Jan. 19, 2004 – How do you set your pay scales?

Each year at this time we spend literally hours and hours painstakingly pouring over our budget plans for the New Year. First, we try to predict sales levels based on historical output, current trends and our best guess as to what the future may hold. We also consider the impact of any strategic decisions we have made, such as adding or eliminating locations or lines, modifying our management structure or what we hope will be innovative changes in the way we’ll approach the business in the coming year.
Once we’ve got those revenue numbers fully in mind, we review all our expenses, line by line, in an effort to keep each one in line with the expected revenue. Estimating line items like facility expense, insurance costs and shop supplies are fairly straightforward and are inserted in the new budget without much controversy or discussion. Slightly more problematic are line items like customer relations expense, advertising expense and travel and entertainment expense. But, we manage to slog our way through all that with relatively little difficulty.
Then we come to personnel expense. For each of the last three years, total personnel expense has accounted for almost half of the gross profit the company has produced, so it’s obviously a major factor in the level of net profit the company will achieve. It’s also the most personal expense we have — meaning everyone takes compensation personally, especially their own. So, it can be a touchy subject discussing how many people we need to produce the expected level of sales, what contribution we expect from each of those people and exactly how we should compensate each one in order to facilitate the achievement of those expected contributions.
As I talk to powersports dealers across the country, many have avoided the compensation conundrum by 1) not producing detailed annual budgets and 2) using the same pay plans/levels that they have had in place for many years.
That approach hasn’t worked for us because 1) we can’t imagine running a business without detailed annual budgets and 2) even after five years we have been unable to design totally satisfactory pay plans/levels that are consistently fair to the employee and the business while at the same time maintaining a proper motivating force for each employee in each area of the dealership. So, we continue to search for just the right combination of fairness and responsibility and a balance between incentive and base pay.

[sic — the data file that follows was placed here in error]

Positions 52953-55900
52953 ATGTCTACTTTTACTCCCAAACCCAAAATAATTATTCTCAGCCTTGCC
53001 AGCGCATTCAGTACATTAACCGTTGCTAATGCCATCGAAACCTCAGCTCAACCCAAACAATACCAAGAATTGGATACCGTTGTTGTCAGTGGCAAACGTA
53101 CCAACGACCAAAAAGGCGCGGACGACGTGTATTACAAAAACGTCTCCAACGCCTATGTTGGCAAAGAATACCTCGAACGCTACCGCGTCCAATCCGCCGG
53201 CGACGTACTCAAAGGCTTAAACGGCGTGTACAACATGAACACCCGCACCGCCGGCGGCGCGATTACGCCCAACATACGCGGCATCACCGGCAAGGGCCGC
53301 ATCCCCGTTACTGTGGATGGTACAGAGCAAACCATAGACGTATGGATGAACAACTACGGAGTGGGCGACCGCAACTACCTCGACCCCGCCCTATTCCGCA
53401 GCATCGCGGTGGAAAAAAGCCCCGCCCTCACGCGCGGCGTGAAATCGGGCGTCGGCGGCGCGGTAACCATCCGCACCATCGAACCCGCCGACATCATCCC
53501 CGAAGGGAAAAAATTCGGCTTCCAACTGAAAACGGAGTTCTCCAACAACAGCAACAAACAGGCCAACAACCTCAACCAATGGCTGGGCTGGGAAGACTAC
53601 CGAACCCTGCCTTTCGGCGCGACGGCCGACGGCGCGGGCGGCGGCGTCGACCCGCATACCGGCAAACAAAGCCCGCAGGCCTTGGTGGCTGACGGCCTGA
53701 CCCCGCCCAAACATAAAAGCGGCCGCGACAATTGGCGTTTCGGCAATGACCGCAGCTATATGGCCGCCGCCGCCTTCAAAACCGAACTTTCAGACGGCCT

Unfortunately, the industry has not settled on any one-size-fits-all formulas that work in all sizes of dealerships, in all local markets or with all types of products. Dealers around the country use everything from total commission to set annual salaries to pay department managers.
Incentive compensation parameters run the gamut from pure profit sharing to departmental sales. Larger dealers feel compelled to follow every rule set by wage and labor regulators, many smaller dealers do not.
The compensation conundrum boils down to two basic issues:
1. how much can a dealership afford to pay (and will that provide a living wage for employees), and
2. what is the best method to pay out that compensation (what methods best motivate the employee to pay close attention to the details and give a top effort throughout the year).
Ideal or standard personnel expense levels for each department of the dealership are readily available from industry consulting outfits like Lemco and Associates, Gart Sutton’s Best Operator Clubs, Spader Consulting and Bill Shenk’s PowerHouse Twenty Groups.
Lemco, for example, recommends paying P&A personnel no more than 30% of the department’s gross profit. Members of Sutton’s groups usually report a slightly higher number. Similar recommendations exist for sales, F&I and service. Membership in a twenty group or training from an industry expert is an indication that these type of benchmarks are recognized by some in the industry and, presumably, used as serious targets.
However, in talking to many dealers across the country, I find relatively few who are committed to adhering to hard and fast rules in the area of personnel expense, especially if the dealership has been profitable. More often, the individual being compensated and historical practices hold sway.
Most dealers I’ve talked with have personnel expenses that are lower than the benchmarks in some areas and higher in others, although many end up with a total that still allows their store to make an acceptable profit.
We have tried to use these benchmarks as our targets for personnel expense. Thus, we at least have a starting point for answering the question of how much (although employees will always disagree with this number, especially as it pertains to them). The question of just how to best pay out the compensation remains, however, very much up in the air.
The main controversy in how to best construct compensation plans lies in the combination of base pay and incentive pay. Or, whether it should be one or the other. Base pay may be an hourly wage or, for most managers, a base salary. Incentive pay covers commissions, bonuses and spiffs. Employees, wishing to minimize their risk, often prefer a large percentage (if not 100%) of base pay. Employers, on the other hand, often prefer a large percentage of incentive pay in the mix in order to motivate and reward an employee to strive for higher levels of performance and to cushion the negative influence on profits if sales levels should fall below expectations.
Perhaps most importantly, the pay plan in place will tell the employee exactly what you want him to do and what you care less about —whether that is the way you want it or not! It’s about putting your money where your mouth is. Do you want the employee to sell something? Concentrate on volume or gross margin? Maintain an inventory? Be nice to customers? Clean bikes on the floor?
Each component of any pay plan tells your employees what you value. Base pay can be used to tell an employee he/she is valuable, that you want them to spend time at work and you want them to perform a variety of administrative duties. Incentive pay can reward sales, gross profit, customer satisfaction and net profit performance.
Whether you’ve carefully thought it out or not, your pay plans tell your employees exactly what you think is important. So it is very important to be sure the compensation motivation message you are sending is the one we want your troops to receive.